Jul 11 2017
Most Popular Podcasts
Rank #5: Social-Emotional Learning May Be A Limited Solution for Reforming School Discipline
To change this trend, some educators are looking to implement social-emotional learning (SEL) practices such as restorative justice—where students repair harm done with community service or discussions—and daily greetings, where teachers build relationships with students by addressing them each morning.
But researchers following school districts who have implemented such practices, note that SEL practices hold “limited promise” for changing trends in school discipline because notions inherent in much of the pedagogy don’t consider power, privilege and cultural differences.
To discuss his research on this topic, Edward Fergus, an assistant professor at Temple University, joined reporter Jenny Abamu on the EdSurge OnAir podcast.
Apr 10 2018
Rank #6: Why Competency-Based Education Stalled (But Isn’t Finished)
It’s safe to say that competency-based education hasn’t caught on as widely as its promoters hoped, and these days you don’t hear that much about it. In part that’s because some serious questions have been raised about the model.
So what’s up with CBE, as it’s known? To try to find out, we talked with one of the pioneers of bringing the approach to a traditional university, Paul LeBlanc, president of Southern New Hampshire University, which a few years ago started a competency-based program called College for America. And LeBlanc has helped shape policy around CBE on a national level as well. In 2015 he spent a few months on leave from Southern New Hampshire to advise the U.S. Department of Education.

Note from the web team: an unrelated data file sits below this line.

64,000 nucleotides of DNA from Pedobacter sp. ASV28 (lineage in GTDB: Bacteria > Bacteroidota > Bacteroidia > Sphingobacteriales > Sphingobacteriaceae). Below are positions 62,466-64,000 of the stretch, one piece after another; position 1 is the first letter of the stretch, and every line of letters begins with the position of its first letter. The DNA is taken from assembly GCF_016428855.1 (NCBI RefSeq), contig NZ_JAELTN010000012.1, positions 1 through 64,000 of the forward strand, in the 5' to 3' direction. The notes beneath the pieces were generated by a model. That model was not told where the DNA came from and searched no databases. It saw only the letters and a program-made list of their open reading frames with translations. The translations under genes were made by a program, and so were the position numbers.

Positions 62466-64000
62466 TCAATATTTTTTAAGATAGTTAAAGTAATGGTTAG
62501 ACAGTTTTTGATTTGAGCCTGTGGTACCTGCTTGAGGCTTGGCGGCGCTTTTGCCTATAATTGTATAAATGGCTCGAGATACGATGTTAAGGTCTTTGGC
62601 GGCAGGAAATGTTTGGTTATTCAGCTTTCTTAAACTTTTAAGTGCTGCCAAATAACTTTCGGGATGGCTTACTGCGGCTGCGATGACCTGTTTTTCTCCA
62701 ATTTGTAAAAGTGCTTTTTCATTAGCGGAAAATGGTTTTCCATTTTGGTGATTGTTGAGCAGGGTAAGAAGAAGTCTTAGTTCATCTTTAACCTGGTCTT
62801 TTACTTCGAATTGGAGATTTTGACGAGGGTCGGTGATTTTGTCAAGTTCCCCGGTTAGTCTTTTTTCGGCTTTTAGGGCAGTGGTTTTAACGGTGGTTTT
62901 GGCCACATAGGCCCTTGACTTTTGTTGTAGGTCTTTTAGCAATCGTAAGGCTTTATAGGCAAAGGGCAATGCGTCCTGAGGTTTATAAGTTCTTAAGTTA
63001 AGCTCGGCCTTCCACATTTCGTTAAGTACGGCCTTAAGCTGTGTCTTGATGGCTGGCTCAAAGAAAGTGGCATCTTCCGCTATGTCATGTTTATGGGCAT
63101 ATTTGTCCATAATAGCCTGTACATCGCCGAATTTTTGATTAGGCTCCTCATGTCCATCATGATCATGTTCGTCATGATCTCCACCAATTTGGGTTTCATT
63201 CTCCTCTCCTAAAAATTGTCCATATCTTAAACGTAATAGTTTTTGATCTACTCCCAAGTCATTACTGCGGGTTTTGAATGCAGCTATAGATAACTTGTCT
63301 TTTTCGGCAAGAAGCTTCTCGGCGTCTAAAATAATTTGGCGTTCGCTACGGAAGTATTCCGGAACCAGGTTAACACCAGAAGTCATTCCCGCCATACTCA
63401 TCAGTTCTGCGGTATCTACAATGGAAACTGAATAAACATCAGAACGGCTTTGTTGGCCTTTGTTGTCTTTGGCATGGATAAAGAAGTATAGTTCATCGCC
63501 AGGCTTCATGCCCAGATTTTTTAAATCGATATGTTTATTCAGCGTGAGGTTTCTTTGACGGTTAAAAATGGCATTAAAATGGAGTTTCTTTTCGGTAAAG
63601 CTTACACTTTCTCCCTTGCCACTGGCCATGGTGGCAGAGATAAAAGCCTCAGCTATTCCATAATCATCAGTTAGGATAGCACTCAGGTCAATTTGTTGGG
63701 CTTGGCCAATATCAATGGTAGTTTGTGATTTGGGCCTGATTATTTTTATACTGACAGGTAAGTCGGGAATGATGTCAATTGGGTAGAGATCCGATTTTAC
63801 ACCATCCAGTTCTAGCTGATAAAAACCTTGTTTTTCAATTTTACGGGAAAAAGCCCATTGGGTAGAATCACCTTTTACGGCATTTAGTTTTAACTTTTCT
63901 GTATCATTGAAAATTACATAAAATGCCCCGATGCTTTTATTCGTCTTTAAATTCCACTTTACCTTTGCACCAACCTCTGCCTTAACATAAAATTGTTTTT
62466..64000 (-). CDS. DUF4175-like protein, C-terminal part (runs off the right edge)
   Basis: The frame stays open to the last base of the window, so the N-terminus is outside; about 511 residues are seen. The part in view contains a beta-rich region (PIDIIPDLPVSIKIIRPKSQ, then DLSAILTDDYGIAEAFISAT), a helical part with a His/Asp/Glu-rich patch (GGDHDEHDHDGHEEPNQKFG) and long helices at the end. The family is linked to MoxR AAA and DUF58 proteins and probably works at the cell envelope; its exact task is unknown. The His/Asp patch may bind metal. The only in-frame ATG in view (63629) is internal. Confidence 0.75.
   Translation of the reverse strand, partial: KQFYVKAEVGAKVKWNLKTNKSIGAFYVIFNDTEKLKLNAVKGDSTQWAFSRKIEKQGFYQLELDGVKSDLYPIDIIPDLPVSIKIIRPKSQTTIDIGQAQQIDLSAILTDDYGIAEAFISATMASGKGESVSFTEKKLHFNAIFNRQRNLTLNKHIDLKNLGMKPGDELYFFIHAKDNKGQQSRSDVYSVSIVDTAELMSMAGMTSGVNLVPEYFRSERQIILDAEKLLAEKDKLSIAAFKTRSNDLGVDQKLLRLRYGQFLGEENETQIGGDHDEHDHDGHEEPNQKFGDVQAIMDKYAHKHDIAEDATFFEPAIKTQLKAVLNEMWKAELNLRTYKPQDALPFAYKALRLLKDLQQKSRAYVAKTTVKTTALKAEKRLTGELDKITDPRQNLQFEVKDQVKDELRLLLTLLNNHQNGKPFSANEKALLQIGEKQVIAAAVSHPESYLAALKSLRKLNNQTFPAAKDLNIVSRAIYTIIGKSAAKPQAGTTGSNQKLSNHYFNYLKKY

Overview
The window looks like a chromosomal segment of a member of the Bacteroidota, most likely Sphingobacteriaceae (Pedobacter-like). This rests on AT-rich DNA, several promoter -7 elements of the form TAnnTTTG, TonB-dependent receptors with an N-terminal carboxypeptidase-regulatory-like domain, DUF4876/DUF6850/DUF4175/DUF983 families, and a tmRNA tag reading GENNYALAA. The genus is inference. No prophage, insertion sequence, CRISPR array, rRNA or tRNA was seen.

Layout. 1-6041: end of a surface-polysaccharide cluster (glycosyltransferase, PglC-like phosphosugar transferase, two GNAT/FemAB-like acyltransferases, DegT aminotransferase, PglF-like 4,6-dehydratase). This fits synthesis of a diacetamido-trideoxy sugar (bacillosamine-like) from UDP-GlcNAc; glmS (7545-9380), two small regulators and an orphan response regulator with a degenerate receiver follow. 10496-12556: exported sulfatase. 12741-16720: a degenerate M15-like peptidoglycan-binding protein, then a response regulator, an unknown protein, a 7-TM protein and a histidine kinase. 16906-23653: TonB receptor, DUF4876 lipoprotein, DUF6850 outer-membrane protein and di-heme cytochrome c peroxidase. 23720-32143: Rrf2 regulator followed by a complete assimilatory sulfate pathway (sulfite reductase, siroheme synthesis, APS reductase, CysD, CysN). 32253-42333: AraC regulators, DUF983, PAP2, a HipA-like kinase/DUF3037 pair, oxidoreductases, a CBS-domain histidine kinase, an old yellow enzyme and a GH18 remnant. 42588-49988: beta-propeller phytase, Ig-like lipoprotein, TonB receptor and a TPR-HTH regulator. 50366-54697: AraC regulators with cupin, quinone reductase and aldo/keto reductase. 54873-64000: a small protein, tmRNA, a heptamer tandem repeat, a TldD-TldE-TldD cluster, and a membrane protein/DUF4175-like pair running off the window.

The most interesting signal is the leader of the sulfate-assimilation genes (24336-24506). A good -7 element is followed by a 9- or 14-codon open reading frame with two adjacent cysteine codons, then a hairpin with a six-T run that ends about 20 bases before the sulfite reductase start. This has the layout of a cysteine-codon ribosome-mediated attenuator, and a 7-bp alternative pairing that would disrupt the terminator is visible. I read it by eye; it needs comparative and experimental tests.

He has some surprising things to say about competency-based education, including that he’s learned not to call it that with students. He talked about how he does explain it, and where he thinks the trend is going.
May 01 2018
Rank #7: Many Frustrated Teachers Say It’s Not Burnout—It’s Demoralization
Nov 19 2019
Rank #8: Why Social-Emotional Learning Is Suddenly in the Spotlight
May 07 2019
Rank #9: Apple’s Longtime Education VP Shares Frustrations With Slow Pace of Change